In September, 2019, Rhobin wants to know, “In designing your plots, what do you rely on most: personal experience, imagination, or research?”
Well, Rhobin, all I can say is, I don’t know!
Twenty years ago, I could have given a firm answer, because I was meticulous about plot design. Before starting to write, I had a dossier about each main character, and knew what was to happen to them and where, in considerable detail. Oh sure, as I wrote, some events dropped out, others emerged, new people came along and sometimes caused major changes — but overall, the plot came first, the story then developed from it.
I think this is necessary for an inexperienced writer. It sure beats having a story go nowhere, with dangling plot lines. That’s how my first two attempts at writing a novel turned out.
But then, Sleeper, Awake came along. I only had one design specification: the entire story was to have no villains. Everyone was decent and well-intentioned, and yet I wanted to have lots of tension. I must have done OK, because the book won an award, and a few months ago, John Rosenman gave a very favourable review. He doesn’t throw those around lightly.
What I had initially was a person: Flora Fielding, who tried to escape cancer through cryogenic storage, but then woke into a new world after 1433 years of “sleep.” I didn’t know any other characters until they introduced themselves to Flora, and through her, to me. I found out about the world, its rules and happenings as Flora did.
This worked so well that since then, I’ve even been writing short stories that way. So, Rhobin, I cannot answer your question, because I don’t design a plot!
Being contrary, I’ll do my best to answer the question anyway.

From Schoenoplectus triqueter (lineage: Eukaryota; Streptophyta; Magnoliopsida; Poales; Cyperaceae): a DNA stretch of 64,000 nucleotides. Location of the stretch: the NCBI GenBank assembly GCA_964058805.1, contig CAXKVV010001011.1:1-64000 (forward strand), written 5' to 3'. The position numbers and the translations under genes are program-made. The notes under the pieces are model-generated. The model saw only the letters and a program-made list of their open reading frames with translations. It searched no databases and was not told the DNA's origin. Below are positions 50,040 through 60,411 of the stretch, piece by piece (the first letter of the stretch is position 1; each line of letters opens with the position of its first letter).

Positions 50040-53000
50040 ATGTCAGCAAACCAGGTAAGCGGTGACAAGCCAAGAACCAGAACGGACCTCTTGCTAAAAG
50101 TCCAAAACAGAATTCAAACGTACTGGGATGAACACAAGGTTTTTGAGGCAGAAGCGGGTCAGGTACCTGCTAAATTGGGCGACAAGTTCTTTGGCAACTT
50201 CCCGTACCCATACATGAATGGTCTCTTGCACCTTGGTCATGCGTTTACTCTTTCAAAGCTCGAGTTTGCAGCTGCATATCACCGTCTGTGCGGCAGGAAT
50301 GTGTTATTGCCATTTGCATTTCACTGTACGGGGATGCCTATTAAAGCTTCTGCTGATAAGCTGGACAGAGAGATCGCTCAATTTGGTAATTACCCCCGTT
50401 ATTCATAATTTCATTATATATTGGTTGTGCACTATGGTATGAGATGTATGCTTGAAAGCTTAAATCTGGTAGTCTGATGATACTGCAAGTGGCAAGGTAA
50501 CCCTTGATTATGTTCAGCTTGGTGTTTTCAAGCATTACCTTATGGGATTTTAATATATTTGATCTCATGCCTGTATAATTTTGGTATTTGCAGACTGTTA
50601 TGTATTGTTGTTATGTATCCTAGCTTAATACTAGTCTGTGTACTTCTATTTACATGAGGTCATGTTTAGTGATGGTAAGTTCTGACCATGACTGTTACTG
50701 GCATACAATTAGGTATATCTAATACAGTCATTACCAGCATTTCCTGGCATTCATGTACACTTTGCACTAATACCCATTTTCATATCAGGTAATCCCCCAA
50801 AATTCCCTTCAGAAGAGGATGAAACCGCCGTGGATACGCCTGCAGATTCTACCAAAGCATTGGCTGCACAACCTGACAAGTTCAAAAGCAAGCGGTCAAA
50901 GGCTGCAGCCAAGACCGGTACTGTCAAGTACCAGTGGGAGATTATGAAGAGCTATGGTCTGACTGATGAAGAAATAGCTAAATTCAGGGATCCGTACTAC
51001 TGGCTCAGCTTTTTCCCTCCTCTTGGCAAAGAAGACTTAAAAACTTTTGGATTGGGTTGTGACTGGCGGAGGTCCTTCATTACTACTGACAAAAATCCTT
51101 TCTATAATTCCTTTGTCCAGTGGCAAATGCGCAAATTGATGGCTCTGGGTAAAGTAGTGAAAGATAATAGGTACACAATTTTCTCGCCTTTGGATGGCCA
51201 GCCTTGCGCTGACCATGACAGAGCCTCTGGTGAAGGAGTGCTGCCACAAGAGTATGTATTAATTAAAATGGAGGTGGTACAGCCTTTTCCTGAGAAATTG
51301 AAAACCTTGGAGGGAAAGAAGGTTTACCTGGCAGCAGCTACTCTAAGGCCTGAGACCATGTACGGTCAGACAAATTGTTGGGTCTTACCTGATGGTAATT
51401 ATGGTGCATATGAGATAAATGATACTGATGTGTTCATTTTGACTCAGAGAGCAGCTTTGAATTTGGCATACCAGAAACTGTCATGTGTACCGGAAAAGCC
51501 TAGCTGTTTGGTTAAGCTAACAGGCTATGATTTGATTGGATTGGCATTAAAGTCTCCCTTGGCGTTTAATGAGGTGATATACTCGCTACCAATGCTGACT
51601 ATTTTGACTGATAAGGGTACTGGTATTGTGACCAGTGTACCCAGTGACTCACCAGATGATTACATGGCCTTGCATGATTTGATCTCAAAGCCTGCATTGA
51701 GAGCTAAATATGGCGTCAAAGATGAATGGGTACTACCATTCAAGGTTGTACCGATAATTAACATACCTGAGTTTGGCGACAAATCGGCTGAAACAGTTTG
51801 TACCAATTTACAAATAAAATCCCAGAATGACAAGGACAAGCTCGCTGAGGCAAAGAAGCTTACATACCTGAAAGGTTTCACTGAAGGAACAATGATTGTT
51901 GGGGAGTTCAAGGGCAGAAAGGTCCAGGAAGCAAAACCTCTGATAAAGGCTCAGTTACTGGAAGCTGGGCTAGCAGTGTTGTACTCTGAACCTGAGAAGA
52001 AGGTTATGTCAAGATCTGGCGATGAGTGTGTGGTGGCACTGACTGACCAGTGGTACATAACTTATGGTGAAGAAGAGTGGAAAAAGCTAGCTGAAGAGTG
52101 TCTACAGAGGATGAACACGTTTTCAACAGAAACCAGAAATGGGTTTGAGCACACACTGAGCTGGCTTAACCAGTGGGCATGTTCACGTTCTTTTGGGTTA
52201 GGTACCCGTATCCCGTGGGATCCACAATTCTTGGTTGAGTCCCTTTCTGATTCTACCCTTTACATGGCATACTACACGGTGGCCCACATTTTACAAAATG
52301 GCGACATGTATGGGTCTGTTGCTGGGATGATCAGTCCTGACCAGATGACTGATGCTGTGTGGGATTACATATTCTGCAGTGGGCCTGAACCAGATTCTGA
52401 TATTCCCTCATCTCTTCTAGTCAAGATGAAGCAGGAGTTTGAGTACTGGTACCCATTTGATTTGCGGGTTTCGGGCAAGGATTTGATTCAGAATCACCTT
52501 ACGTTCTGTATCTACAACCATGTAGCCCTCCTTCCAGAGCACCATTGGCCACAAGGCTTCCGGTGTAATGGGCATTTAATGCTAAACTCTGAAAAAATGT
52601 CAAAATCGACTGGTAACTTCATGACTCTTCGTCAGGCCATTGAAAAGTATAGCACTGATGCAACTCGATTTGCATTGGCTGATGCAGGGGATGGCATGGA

I love research. After all, being a research scientist was the first occupation I retired from. As a kid, one of my favourite books was the encyclopaedia. History, geography, physics, chemistry, astronomy, biology, sociology, anthropology… If it’s a body of knowledge, I find it fascinating. So, my writing always involves research, which is SO easy now, with the internet. In the olden days, I used to spend 8-hour days in the university library.
- Whatever I am doing, I am also observing life and translating it into words. I look at the expression on a face, the movement of a hand, a flower, the scenery, on joy and suffering and squalor and magnificence, and all of it is stored away, to emerge some time later. Everything is ammunition for the machine gun of my imagination. It will become part of some work or another, perhaps a long time later, transformed and hidden and combined with other experiences.
Finally, imagination is one of my curses. I have all too much of it, and it intrudes at the worst times. I don’t know how many times in my life I tripped on my tongue because of having too much imagination. However, it is a good thing when crafting a story. My friend and writing mentor Florence Weinberg is one of the few people who have read the fourth volume of my Doom Healer series, The Prince of Light. She was very complimentary about the many life forms I described all around the Universe.
And here is Chapter 23.
By the way, I’d love to have a few more beta readers for the Doom Healer books, so if you enjoy inspirational modern history alternative reality science fiction, send me an email. Yes, that’s what the genre is.
Anyone who comments has earned the right to have a free read of one of my Doom Healer books. As I told you, I am seeking feedback. But you are allowed to comment, and yet decline the prize. One of my rules is, I can ask anyone anything, as long as I can accept a no.
Then, please visit this bunch of ladies, and see what they have to say. Yes, by some coincidence, I am the only male participant in Rhobin’s Rounds.